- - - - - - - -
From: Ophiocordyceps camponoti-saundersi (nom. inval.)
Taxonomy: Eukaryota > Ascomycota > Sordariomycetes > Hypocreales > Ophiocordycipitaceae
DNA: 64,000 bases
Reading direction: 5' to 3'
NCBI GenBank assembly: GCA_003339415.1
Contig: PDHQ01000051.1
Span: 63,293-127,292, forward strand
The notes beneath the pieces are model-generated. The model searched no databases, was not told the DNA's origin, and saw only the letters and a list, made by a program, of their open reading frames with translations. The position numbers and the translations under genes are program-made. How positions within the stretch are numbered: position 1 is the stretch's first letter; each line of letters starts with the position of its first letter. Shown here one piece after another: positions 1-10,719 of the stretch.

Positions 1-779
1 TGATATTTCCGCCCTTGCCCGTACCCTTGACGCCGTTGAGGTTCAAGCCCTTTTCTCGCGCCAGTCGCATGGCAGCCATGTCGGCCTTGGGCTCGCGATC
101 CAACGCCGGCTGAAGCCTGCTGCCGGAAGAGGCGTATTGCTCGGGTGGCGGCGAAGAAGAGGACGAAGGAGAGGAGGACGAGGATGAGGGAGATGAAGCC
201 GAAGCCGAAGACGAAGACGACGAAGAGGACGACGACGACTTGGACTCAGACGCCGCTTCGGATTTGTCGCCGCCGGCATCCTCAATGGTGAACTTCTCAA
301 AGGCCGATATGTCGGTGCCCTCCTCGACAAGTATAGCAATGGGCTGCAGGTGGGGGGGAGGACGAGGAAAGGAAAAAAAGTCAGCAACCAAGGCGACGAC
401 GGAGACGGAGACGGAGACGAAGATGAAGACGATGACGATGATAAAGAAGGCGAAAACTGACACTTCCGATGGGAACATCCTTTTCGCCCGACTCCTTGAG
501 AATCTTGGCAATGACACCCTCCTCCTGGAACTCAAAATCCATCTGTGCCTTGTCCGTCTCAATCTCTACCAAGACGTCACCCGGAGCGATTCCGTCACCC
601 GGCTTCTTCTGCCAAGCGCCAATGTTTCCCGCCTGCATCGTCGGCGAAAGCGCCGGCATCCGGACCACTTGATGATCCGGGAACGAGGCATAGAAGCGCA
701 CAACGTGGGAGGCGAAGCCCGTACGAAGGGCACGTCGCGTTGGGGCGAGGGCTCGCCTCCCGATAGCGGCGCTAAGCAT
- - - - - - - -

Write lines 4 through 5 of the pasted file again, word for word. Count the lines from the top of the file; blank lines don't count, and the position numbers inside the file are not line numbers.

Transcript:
Reading direction: 5' to 3'
NCBI GenBank assembly: GCA_003339415.1